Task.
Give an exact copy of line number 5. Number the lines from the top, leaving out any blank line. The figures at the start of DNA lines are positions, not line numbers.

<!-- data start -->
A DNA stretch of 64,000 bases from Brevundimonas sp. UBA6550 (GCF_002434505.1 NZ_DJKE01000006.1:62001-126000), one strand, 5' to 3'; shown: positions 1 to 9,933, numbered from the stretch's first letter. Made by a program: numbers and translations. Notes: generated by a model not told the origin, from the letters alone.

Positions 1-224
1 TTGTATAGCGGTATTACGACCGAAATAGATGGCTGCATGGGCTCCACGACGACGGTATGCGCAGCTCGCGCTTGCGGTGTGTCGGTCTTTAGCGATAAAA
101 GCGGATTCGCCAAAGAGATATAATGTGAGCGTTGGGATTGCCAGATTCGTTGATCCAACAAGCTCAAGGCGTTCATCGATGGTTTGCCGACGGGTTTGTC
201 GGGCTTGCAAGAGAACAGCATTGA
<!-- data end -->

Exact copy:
201 GGGCTTGCAAGAGAACAGCATTGA